6 of Hong Kong’s New Cool Dining Spots


TokyoLima. All photos courtesy of the restaurant mentioned.

Contemporary Nikkei cuisine takes center stage at TokyoLima, helmed by Peruvian chef Arturo Melendez and the latest offering from the Pirata Group. Arrive early to savor a cocktail by mixologist Isabella Vannoni in the standalone bar—the smoky negroni is a must—before making your way into the cozy, aqua-green dining room that’s dressed in bronze and aged leather. Standouts on the menu include hamachi and maguro tuna with shoyu citrus; the addictive “ki-mo-chi” fried chicken; and the signature La Causa, or prawn tempura atop delicate beetroot puree, charred avocado, and shrimp tartare.



The food served at Bathers

Make the most of a day in Lantau with a meal at the newest beachfront bistro in the territory. Part British gastropub, part chic beach club, Bathers is located on Lower Cheung Sha Wan, one of the island’s most beautiful coastal locales. British chef Toby Barrett specializes in seasonal comfort food—beer-battered barracuda; salt-and-pepper squid; and grilled lobster with bacon and gremolata—complimented by a selection of surf-inspired cocktails such as the rum-laced Lantau Slushie, the perfect afternoon cooler after a few hours of hiking or sightseeing.

Second Street Comfort Food & Bar

Grilled chicken breast, beef ragu spaghetti, and mushroom risotto

If you’ve built up an appetite exploring Sai Ying Pun, one of Hong Kong Island’s most eclectic neighborhoods, head to Second Street for a meal at its chic namesake bistro, where you can expect generous portions from a menu of wallet-friendly dishes (served at both lunch and dinner) and some great happy hour deals. Look out for the likes of Dutch beef croquettes with traditional mustard mayo; mushroom and truffle flatbread; and, at 10 ounces, one of the city’s best beef burgers, served on Turkish bread.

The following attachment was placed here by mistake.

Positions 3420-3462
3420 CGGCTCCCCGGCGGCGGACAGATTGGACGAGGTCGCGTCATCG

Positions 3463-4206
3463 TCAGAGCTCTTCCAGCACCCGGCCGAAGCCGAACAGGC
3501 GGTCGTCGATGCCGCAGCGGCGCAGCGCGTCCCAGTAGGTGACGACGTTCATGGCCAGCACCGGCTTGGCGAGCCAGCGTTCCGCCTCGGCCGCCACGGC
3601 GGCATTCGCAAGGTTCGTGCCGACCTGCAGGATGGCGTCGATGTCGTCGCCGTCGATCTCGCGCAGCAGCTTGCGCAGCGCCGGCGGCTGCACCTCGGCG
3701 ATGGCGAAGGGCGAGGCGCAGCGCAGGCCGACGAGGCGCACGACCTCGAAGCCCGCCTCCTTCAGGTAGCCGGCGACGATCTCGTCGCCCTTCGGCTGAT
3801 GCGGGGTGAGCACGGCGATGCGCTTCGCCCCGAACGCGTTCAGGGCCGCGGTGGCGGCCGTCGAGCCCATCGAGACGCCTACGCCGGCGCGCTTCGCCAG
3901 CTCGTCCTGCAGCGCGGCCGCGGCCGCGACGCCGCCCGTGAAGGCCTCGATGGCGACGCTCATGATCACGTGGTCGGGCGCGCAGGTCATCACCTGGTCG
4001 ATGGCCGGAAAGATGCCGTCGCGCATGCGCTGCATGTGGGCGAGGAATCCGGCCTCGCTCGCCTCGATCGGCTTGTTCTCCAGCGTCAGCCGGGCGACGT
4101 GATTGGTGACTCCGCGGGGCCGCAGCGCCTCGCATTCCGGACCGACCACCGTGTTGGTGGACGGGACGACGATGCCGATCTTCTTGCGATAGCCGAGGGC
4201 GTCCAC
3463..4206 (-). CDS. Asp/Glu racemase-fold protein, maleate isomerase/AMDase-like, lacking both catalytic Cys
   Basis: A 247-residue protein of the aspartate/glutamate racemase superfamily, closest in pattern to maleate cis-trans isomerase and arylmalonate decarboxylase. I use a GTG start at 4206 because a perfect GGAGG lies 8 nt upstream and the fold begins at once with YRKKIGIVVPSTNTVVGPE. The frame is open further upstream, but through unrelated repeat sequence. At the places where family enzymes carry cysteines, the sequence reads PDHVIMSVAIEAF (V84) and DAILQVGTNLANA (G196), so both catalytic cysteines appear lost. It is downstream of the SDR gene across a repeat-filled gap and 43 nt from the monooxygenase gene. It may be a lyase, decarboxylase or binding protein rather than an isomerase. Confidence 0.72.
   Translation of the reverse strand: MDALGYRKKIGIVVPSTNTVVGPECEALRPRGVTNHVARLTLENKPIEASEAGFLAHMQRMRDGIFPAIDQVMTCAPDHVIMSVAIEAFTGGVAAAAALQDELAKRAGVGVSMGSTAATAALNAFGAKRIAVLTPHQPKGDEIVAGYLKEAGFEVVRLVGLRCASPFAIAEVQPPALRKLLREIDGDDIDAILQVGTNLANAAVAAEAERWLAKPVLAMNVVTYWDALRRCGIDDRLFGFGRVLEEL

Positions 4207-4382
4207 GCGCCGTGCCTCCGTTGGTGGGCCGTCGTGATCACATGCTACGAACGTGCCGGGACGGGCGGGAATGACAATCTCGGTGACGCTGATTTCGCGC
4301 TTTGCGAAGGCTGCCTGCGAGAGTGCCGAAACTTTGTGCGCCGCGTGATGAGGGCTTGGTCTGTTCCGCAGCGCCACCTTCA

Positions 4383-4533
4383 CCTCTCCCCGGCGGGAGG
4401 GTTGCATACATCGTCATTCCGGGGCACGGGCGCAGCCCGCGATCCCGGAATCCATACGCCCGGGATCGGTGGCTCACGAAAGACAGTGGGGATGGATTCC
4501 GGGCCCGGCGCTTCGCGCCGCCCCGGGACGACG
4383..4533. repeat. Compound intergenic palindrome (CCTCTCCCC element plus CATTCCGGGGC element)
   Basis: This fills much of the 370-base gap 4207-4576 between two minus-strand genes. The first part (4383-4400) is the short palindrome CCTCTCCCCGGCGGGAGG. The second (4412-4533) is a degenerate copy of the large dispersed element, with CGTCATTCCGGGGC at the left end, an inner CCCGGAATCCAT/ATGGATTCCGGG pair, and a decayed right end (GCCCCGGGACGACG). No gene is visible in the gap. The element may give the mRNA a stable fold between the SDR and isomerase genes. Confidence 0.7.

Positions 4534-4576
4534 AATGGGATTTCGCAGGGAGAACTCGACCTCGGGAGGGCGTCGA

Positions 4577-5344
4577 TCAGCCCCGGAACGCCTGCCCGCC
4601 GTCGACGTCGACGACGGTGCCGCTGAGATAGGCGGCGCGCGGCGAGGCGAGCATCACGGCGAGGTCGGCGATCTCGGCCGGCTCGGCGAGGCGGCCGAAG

Fang Fang

The food served at the restaurant

Hakkasan Mumbai and Kai Mayfair alumnus chef Kent Lee showcases his approach to pan-Asian fare at this months-old eatery in Lan Kwai Fong. An understated interior—replete with a feature wall suggestive of dragon scales and miniature lion-faced door knockers on every chair—sets the scene for delights such as roasted duck with caviar and homemade crepes; stir-fried paneer glazed in Sichuan chili bean sauce; and soft-shell crab with curry leaf. Match your dishes with cocktails themed after the five elements of Chinese philosophy: water, wood, earth, fire, and metal.

Happy Paradise

The menu offers this dessert: sweet tofu, blueberry, ginger, pink peppercorn, and shiso.

May Chow—crowned Asia’s Best Female Chef earlier this year—is the latest restaurateur to attempt a reinvention of the humble Hong Kong neighborhood diners known as cha chaan teng. Bathed in neon with retro furnishings and a blaring ’80s soundtrack, her funky SoHo eatery prefaces dinner with creative cocktails like the Drunken Plums: a heady mix of Manzanilla sherry, dry London gin, and Shaoxing rice wine. Must-tries here are the Happy Paradise Cheung Fun, a playful take on steamed rice rolls made from pounded scallop puree; the jasmine tea–smoked pigeon; and the soul-soothing char siu silky egg rice. Purists will balk at the price, but it’s a bold take on Hong Kong’s past.

Gough’s on Gough

Gough’s on Gough

Over in Noho, Timothy Oulton has opened its first restaurant beside the furniture brand’s two-story concept store on Gough Street. Here, head chef Arron Rhodes showcases his refined British cuisine, which has to compete with sophisticated interiors that include a large piranha-filled aquarium, leather-clad chairs, checkered marble floors, and a backlit Italian moonstone cocktail bar where drinks are inspired by Winston Churchill (the clarified tea punch is a party in your mouth). Both the à la carte and the nine-course tasting menus feature elegant renditions of classic bistro dishes, from grass-fed Australian steak tartare with piccalilli and anchovy mayo to Scottish brown crab and charred cucumber salad garnished with slices of green apple, seaweed, and a dollop of ewe’s-milk ricotta.

This article originally appeared in the October/November 2017 print issue of DestinAsian magazine (“The Guide (Hong Kong):Where to Eat Now”).

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